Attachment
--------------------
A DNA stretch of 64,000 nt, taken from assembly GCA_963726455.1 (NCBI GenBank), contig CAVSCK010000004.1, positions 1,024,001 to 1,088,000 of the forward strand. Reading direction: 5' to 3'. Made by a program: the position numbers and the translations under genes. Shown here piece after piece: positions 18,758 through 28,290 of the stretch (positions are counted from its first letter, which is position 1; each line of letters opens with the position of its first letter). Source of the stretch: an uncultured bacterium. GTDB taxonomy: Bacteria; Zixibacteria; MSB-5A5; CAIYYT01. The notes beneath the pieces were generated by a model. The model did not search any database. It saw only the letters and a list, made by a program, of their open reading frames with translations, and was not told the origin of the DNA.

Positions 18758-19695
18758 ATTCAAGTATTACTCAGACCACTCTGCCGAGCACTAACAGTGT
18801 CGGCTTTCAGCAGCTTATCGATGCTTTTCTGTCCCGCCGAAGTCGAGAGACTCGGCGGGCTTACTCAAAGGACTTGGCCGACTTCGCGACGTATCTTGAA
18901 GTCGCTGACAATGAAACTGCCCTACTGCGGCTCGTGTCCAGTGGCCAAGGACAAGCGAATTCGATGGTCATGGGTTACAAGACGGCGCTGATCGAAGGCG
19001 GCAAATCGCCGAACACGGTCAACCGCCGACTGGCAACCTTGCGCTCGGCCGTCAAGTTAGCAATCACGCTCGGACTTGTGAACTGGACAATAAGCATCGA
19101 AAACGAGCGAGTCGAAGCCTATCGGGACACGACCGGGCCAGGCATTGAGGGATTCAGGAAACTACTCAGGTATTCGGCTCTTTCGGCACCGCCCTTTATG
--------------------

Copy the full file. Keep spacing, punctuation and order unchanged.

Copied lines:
A DNA stretch of 64,000 nt, taken from assembly GCA_963726455.1 (NCBI GenBank), contig CAVSCK010000004.1, positions 1,024,001 to 1,088,000 of the forward strand. Reading direction: 5' to 3'. Made by a program: the position numbers and the translations under genes. Shown here piece after piece: positions 18,758 through 28,290 of the stretch (positions are counted from its first letter, which is position 1; each line of letters opens with the position of its first letter). Source of the stretch: an uncultured bacterium. GTDB taxonomy: Bacteria; Zixibacteria; MSB-5A5; CAIYYT01. The notes beneath the pieces were generated by a model. The model did not search any database. It saw only the letters and a list, made by a program, of their open reading frames with translations, and was not told the origin of the DNA.

Positions 18758-19695
18758 ATTCAAGTATTACTCAGACCACTCTGCCGAGCACTAACAGTGT
18801 CGGCTTTCAGCAGCTTATCGATGCTTTTCTGTCCCGCCGAAGTCGAGAGACTCGGCGGGCTTACTCAAAGGACTTGGCCGACTTCGCGACGTATCTTGAA
18901 GTCGCTGACAATGAAACTGCCCTACTGCGGCTCGTGTCCAGTGGCCAAGGACAAGCGAATTCGATGGTCATGGGTTACAAGACGGCGCTGATCGAAGGCG
19001 GCAAATCGCCGAACACGGTCAACCGCCGACTGGCAACCTTGCGCTCGGCCGTCAAGTTAGCAATCACGCTCGGACTTGTGAACTGGACAATAAGCATCGA
19101 AAACGAGCGAGTCGAAGCCTATCGGGACACGACCGGGCCAGGCATTGAGGGATTCAGGAAACTACTCAGGTATTCGGCTCTTTCGGCACCGCCCTTTATG